Perceive: A prophet is a mediator between God and men. He is God’s spokesman relaying what he hears and sees in visions or dreams. A priest is a mediator that represents the people to God. He intercedes on the Lord’s behalf of His people. A king is mediator of God’s judicial and executive power as he rules in the name of Jehovah. In this section of Scripture, we see Saul speaking God’s words as the Holy Spirit impacts his life. While God may tell a prophet to speak about an event, He is more concerned with a prophet instructing and inspiring the people to live in faithfulness, something king Saul new little about. As a Christian man, you are to act a godly prophet by speaking the truth of Scripture to those in your sphere of influence. All godly men are: empowered by the Holy Spirit (Acts 2:18), able to share a message of sin, salvation, wrath, and grace (1 Cor. 15:1,2), expounders of God’s truth as it has already been revealed (2 Tim 4:2), and desirous of prophetic truth (1Cor 14:1).  They work at being: strong on knowing and applying God’s word, responsible for accurately delivering God’s word to those in their sphere of influence, and concerned about social change in line with God’s delivered word.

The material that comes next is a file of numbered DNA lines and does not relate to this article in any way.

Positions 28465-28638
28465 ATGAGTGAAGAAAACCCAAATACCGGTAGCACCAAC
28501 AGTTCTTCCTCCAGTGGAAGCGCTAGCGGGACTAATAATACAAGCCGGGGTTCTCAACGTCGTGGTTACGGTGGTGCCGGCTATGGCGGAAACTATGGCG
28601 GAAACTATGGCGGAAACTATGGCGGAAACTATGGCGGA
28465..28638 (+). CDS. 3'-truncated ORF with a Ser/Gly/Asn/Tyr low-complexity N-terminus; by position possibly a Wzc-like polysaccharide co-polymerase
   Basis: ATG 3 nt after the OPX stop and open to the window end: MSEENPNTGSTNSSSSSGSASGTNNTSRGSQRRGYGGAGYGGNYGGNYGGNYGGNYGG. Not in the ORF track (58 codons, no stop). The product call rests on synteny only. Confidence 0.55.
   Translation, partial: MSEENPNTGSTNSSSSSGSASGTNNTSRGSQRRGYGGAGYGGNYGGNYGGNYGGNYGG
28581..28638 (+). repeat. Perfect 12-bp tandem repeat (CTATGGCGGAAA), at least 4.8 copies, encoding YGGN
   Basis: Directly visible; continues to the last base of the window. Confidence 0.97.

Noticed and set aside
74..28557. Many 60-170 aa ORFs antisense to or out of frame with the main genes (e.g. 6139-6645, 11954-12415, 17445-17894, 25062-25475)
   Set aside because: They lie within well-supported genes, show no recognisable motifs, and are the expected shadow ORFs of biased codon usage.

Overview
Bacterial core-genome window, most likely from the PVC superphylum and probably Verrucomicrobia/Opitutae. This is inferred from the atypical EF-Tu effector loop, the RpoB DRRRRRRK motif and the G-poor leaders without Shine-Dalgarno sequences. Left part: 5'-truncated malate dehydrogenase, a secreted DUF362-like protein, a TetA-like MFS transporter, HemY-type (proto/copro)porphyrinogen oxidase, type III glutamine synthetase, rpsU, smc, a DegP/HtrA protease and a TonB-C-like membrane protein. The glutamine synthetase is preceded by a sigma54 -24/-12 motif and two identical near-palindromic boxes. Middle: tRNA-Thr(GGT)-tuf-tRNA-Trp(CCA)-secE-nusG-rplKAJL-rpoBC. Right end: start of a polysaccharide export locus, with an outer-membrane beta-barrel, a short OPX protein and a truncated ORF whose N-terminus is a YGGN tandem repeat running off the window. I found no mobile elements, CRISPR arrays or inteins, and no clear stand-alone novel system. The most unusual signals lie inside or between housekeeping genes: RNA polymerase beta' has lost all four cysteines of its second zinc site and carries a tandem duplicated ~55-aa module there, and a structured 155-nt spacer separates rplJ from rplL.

Practice: Lord, forgive me for all the times I have failed to speak your word of truth. Help me to be faithful in delivering the message of hope and forgiveness as well as to warn of the consequences for rejecting who you are. You are Lord and as reigning Lord you offer the gift of eternal life to all who truly repent and receive as Lord of their life. Help me speak this truth daily.



 
 
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Ponder: 1 Samuel 10:1-8